If there's one facet of the business world that fascinates me, it is the struggle between persistence and obsession. We praise meaningful persistence, espousing it as a worthy trait, and often associate it with successful performers. But we also classify people who seem guilty of misguided persistence as a pest or some stronger moniker that I won't print.
I'm always fascinated at how we are almost gleeful with our children when they demonstrate persistence in any task they embrace. We think, “They'll be persistent in life,” and it fills us with pride and confidence in their approaching adulthood.
In the stark world of adults, however, we've also seen that praise for persistence turn into disdain when that focus becomes fixated on something we deem unimportant, trite or just plain dilatory.
Let's reduce it to its simplest terms. When is it smarter to stop — yes, quit — rather than to keep going? It's the difference between good pain when you exercise because it's those last few reps that build endurance and muscles, versus the bad pain that indicates you are actually damaging your body.
When you call upon a potential customer or client and they rebuff you, how often should you persist in the face of a refusal? I know some sales trainers adhere to the old adage that “the sale doesn't start until the customer says, ‘No. '“Do you make one call a year, one a month or one every week?
I addressed this issue in my book, Wacky Days, where I asked my counselor, Millionaire Mike. [Mike retired from Wall Street and work in his early 40s and enjoys la dolce vita in California.] Mike says you should mete out your effort (persistence) based upon the importance of the potential customer or client. If the potential client is not that important a target, maybe a pitch once a year is enough. A client that could double your business in one year? I'd say he is very important and make a call every month or however often it takes to keep you in front of his deliberations when he needs your product or service.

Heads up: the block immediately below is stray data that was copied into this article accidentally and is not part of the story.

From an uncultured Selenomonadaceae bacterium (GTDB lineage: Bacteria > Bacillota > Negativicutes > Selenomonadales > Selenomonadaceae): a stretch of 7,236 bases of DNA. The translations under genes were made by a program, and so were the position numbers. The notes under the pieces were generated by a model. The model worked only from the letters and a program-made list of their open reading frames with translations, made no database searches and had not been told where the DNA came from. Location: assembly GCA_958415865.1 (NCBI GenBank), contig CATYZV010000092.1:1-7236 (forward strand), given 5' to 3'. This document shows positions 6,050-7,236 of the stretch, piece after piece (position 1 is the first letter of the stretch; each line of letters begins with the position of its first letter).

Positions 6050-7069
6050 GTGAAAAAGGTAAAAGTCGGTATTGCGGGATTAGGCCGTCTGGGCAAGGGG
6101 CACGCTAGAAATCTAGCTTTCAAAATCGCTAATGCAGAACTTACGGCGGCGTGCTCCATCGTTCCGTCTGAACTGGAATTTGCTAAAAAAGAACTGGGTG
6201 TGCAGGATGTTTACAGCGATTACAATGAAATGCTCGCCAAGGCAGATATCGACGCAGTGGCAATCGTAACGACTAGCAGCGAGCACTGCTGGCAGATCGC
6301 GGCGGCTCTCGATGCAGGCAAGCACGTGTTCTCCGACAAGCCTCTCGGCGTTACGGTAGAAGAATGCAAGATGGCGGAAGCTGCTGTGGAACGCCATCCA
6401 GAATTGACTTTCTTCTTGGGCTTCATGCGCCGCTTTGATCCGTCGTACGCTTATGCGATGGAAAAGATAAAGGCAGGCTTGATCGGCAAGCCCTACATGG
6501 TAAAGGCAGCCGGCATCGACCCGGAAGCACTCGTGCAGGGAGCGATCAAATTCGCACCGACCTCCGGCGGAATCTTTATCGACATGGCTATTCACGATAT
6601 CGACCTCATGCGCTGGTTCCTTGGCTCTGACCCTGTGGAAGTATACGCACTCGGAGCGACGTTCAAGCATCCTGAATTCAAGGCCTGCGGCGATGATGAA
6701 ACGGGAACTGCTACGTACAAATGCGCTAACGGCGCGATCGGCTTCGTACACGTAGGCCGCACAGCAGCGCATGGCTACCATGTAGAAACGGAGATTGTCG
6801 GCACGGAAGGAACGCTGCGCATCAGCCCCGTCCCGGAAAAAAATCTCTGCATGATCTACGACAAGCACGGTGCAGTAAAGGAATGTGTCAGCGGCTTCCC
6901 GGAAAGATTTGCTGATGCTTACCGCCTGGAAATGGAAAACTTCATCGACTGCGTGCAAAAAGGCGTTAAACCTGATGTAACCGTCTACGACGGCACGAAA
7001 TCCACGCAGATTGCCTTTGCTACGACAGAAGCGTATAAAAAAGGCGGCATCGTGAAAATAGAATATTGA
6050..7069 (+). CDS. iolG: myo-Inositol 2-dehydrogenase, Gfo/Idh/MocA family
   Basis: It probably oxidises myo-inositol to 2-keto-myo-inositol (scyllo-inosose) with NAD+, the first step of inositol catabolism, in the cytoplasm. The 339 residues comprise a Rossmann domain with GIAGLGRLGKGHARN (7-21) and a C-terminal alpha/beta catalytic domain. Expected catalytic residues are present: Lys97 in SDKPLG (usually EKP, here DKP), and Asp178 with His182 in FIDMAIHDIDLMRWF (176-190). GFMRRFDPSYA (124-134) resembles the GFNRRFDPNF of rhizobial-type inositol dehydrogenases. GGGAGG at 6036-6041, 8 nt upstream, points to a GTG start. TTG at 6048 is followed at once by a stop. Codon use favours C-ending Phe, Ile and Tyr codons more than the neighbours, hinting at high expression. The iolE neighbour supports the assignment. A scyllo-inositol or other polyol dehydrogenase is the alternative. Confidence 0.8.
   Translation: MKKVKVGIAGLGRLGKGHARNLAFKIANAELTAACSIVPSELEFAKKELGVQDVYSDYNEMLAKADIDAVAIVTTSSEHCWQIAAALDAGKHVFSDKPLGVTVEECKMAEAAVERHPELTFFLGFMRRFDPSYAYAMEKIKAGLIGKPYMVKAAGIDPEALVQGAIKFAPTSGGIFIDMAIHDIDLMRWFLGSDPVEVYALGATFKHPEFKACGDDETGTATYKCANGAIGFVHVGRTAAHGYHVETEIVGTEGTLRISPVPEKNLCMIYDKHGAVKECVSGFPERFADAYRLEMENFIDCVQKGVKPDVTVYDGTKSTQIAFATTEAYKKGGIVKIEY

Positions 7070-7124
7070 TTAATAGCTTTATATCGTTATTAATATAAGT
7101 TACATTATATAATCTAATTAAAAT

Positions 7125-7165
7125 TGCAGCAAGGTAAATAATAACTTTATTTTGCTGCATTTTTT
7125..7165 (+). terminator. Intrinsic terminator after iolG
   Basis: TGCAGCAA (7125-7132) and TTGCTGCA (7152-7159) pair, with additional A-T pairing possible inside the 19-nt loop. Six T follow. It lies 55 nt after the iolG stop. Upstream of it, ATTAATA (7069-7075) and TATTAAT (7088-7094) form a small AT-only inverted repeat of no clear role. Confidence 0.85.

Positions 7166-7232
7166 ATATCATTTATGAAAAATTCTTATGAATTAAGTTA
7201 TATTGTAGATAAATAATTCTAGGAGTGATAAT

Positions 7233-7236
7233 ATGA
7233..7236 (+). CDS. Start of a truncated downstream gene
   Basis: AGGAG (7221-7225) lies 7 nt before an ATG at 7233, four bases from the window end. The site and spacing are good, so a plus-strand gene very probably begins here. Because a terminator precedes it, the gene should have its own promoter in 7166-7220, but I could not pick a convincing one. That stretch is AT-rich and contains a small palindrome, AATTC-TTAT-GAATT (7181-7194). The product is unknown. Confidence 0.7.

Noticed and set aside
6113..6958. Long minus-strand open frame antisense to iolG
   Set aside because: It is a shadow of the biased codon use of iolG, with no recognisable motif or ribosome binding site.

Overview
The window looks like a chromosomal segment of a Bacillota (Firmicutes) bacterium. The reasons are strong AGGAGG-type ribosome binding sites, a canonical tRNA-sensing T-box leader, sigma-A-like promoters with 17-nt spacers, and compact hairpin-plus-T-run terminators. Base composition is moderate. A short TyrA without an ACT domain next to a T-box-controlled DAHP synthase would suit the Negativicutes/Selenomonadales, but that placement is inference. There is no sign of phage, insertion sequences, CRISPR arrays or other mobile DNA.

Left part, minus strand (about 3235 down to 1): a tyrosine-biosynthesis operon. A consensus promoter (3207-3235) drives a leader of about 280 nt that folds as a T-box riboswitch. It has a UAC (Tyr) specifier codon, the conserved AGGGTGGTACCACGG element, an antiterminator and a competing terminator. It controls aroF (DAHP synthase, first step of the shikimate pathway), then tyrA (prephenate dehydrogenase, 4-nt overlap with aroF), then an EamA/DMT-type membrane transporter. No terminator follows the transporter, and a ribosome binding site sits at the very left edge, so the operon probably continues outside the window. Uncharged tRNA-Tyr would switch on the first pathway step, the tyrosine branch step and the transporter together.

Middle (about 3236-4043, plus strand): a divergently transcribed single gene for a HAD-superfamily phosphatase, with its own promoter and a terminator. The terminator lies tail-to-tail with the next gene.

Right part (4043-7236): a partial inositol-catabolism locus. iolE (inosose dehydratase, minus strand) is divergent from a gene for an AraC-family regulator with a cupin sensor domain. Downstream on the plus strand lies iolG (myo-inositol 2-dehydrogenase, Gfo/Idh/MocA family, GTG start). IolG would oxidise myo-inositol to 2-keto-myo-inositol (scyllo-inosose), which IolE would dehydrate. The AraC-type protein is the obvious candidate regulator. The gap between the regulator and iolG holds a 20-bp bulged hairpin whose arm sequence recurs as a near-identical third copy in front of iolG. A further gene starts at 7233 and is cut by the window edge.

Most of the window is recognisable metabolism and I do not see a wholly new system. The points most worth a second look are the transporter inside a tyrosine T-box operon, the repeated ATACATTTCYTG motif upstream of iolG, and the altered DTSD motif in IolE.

But in your zeal and knocking (if not pounding) at the door, how do you know that you're not overstepping the bounds of accepted aggressiveness? (Indeed, this actually leads to some business based on nothing other than persistence. You get the gig because the person admired your persistence.) But how do you know that your efforts aren't actually starting to backfire and your persistence is turning you into a pest because the decision-maker, when thinking about you, mutters under his breath, “I wouldn't order from him if he was the last wholesaler west of the Mississippi?“
Frankly, I don't have an easy answer, so allow me to offer some ideas:
- What's your style? Given my Midwest roots, I try to be unflinchingly polite, even though I now live on the East Coast, where attitude is often regarded as a substitute for intelligence. You could argue that I'm almost too polite, but I've never had anyone trash me over the phone because I bothered them with a very polite pitch. (Remarkably, I had a rare occasion recently when I was rude to what I thought was a telephone solicitor who in reality was interested in my services. He hung up saying that he had never “talked to anyone so rude.” I've gone back to my Midwest manners.) In short, if you are exceedingly polite, it will ameliorate any irritation you create because of your persistence.
- Analyze the potential end result. What do you really hope to gain from your efforts? If there really is a huge client with enormous benefit, then at least parcel out the effort so that you don't appear to be suffocating the potential customer. Timing is the secret. Stay in front of the would-be client or customer on a regular basis, but don't stick to him like a decal or dead bug on your car windshield.
- Ask and then tell the customer what you're doing. I've had people say no to me all my life for an interview, going back to my beginning journalism days. Somewhere along the line, I learned to say, “Thanks for your time, I hope you don't mind if I call upon you again. You might change your mind.” I say it with a smile and, hopefully, a friendly tone too. Often, I would even say, “I know you've said no, and I appreciate the few minutes you have given me. But my job is to write a good story. I'm going to call you back in a year. You might change your mind. ”(Of course, you had BETTER call back as promised. And I do.)
If you have any other ideas, please share them with me, and I'll use them in a future column. I'm sticking with the persistence versus pest theme until I get it right.
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